The First Nations Leadership Council (FNLC) congratulates the Nuu-chah-nulth First Nations of Ahousaht, Hesquiaht, Ehattesaht/Chinehkint, Tla-o-qui-aht and Mowachaht/Muchalaht in their steadfast and ongoing defense of their fishing rights. The Government of Canada recently decided to end more than 15 years of fisheries-related litigation against the Nuu-chah-nulth First Nations.
The First Nations Leadership Council acted as one of several intervenors at the April 19, 2021 BC Court of Appeal, which then re-affirmed that the Nuu-chah-nulth fishing right including the economic component, and priority access to any species to the Nations’ fishers. Since 2003, the Nuu-chah-nulth Nations have spent millions of dollars defending their rights to access, benefit from and manage their fisheries resources – all the while Canada has continued to deny their rights and priorities over others, including commercial and recreational interests.
Regional Chief Terry Teegee of the BCAFN stated, “I hold my hands up to the Nuu-chah-nulth for their ongoing defense of their rights to manage their fisheries according to their laws. I also commend Canada for finally taking a step in the right direction. The federal cabinet must prioritize changes to the Fisheries Act to ensure alignment with the Nuu-chah-nulth fisheries laws – as they are protected and affirmed under Section 35, and the UN Declaration on the Rights of Indigenous Peoples.” He added, “The denial by Canada of First Nations rights to manage, access and benefit from their fisheries resources is part of the colonial legacy – DFO has been used like the RCMP were used to take our children away; DFO was designed to limit First Nations’ access and management of another important resource: fisheries.”
“Canada must stop fighting First Nations in courts when it comes to our Constitutional rights to access, benefit from and manage our resources. The DFO is one of the worst perpetrators of the federal system in limiting and denying First Nations their constitutionally protected Aboriginal rights,” commented Grand Chief Stewart Phillip, President of the Union of BC Indian Chiefs. He continued, “For far too long, the colonial governments have sought to violate and deliberately obstruct the exercise of our legal rights. I congratulate the Nuu-chah-nulth for continuing to defend their Title and Rights against ongoing Colonialism.”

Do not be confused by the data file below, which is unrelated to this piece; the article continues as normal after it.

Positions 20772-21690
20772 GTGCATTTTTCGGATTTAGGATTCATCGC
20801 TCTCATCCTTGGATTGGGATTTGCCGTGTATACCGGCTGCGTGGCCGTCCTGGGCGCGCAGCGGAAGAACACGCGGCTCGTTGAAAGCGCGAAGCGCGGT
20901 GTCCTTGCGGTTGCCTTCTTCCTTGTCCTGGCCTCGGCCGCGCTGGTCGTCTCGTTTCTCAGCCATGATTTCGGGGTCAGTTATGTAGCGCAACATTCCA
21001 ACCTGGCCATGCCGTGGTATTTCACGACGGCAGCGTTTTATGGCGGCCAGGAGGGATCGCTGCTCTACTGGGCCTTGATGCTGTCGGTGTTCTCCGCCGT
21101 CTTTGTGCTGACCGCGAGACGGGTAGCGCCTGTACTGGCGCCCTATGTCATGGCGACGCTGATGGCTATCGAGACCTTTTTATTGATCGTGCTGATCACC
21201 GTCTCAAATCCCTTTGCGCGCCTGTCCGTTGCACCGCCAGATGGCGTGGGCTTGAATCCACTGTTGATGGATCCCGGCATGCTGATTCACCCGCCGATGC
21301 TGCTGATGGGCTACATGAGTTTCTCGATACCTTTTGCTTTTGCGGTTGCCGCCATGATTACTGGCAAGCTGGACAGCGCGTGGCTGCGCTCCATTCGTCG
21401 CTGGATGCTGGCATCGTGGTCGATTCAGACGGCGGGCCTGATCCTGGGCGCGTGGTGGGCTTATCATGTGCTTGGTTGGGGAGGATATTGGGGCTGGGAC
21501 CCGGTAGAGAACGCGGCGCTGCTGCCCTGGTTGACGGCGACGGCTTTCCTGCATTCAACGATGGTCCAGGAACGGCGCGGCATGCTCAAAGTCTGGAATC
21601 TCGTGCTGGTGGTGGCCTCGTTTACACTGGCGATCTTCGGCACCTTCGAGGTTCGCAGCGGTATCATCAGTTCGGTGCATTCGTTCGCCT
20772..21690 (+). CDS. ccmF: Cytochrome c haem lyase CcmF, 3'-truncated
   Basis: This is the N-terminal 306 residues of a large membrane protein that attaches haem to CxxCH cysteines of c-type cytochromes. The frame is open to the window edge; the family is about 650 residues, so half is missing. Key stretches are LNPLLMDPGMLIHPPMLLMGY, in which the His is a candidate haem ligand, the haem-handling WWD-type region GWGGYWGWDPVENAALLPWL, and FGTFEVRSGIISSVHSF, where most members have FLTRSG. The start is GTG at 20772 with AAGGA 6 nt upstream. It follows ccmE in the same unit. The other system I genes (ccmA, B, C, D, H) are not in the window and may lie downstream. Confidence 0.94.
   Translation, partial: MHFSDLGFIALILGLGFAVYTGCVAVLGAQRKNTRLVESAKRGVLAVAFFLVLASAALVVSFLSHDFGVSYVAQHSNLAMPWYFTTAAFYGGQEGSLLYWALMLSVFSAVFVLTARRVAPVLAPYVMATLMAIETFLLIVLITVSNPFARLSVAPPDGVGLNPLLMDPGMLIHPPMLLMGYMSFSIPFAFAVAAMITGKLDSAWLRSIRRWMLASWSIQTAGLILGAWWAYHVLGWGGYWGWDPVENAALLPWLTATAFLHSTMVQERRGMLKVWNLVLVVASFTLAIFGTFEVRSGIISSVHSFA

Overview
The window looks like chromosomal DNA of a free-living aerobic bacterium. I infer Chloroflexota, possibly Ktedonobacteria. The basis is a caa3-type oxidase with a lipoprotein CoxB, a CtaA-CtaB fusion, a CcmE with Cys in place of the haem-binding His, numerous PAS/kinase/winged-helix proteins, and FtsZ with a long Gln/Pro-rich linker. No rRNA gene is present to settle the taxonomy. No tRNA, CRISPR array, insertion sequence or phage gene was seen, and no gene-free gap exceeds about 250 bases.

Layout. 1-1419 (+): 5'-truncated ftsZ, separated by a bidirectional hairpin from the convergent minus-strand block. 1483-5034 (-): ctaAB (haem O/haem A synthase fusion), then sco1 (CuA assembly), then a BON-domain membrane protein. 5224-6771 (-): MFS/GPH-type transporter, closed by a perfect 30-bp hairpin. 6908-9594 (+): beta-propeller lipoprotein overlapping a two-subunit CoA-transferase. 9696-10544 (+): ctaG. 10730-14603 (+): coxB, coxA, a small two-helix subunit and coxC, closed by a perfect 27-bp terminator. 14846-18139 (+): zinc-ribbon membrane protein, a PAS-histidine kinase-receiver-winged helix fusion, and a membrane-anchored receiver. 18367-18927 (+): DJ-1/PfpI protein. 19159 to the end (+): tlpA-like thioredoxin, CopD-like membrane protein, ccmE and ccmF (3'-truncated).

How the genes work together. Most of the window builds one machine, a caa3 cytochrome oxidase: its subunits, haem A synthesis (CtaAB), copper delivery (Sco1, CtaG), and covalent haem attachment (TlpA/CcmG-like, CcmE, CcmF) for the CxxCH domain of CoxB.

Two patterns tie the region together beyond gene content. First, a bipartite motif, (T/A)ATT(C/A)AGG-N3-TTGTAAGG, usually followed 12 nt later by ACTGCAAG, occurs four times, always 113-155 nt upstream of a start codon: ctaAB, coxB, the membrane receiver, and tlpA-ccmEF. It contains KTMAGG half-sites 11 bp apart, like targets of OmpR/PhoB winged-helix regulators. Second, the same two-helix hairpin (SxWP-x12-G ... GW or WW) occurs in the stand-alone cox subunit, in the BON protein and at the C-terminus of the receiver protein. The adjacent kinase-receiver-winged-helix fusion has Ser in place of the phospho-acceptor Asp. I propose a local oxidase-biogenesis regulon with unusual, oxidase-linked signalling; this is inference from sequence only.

“The courts have been very clear that the priority of s. 35(1) constitutional rights must be taken seriously, must be respected, must be given priority over other users, and must evolve over time. We are pleased that Canada has finally recognized that any further legal challenges in the Ahousaht case would be futile,” said Lydia Hwitsum of the First Nations Summit Political Executive. “We once again hold our hands up to the Nuu-chah-nulth for their unwavering determination in their lengthy and costly legal battle to fight for recognition of their inherent rights. Governments must recognize this as yet another example of why they should cease trying to use the courts in an attempt to deny our protected rights”.
The First Nations Leadership Council is comprised of the political executives of the BC Assembly of First Nations (BCAFN), First Nations Summit (FNS), and the Union of BC Indian Chiefs (UBCIC).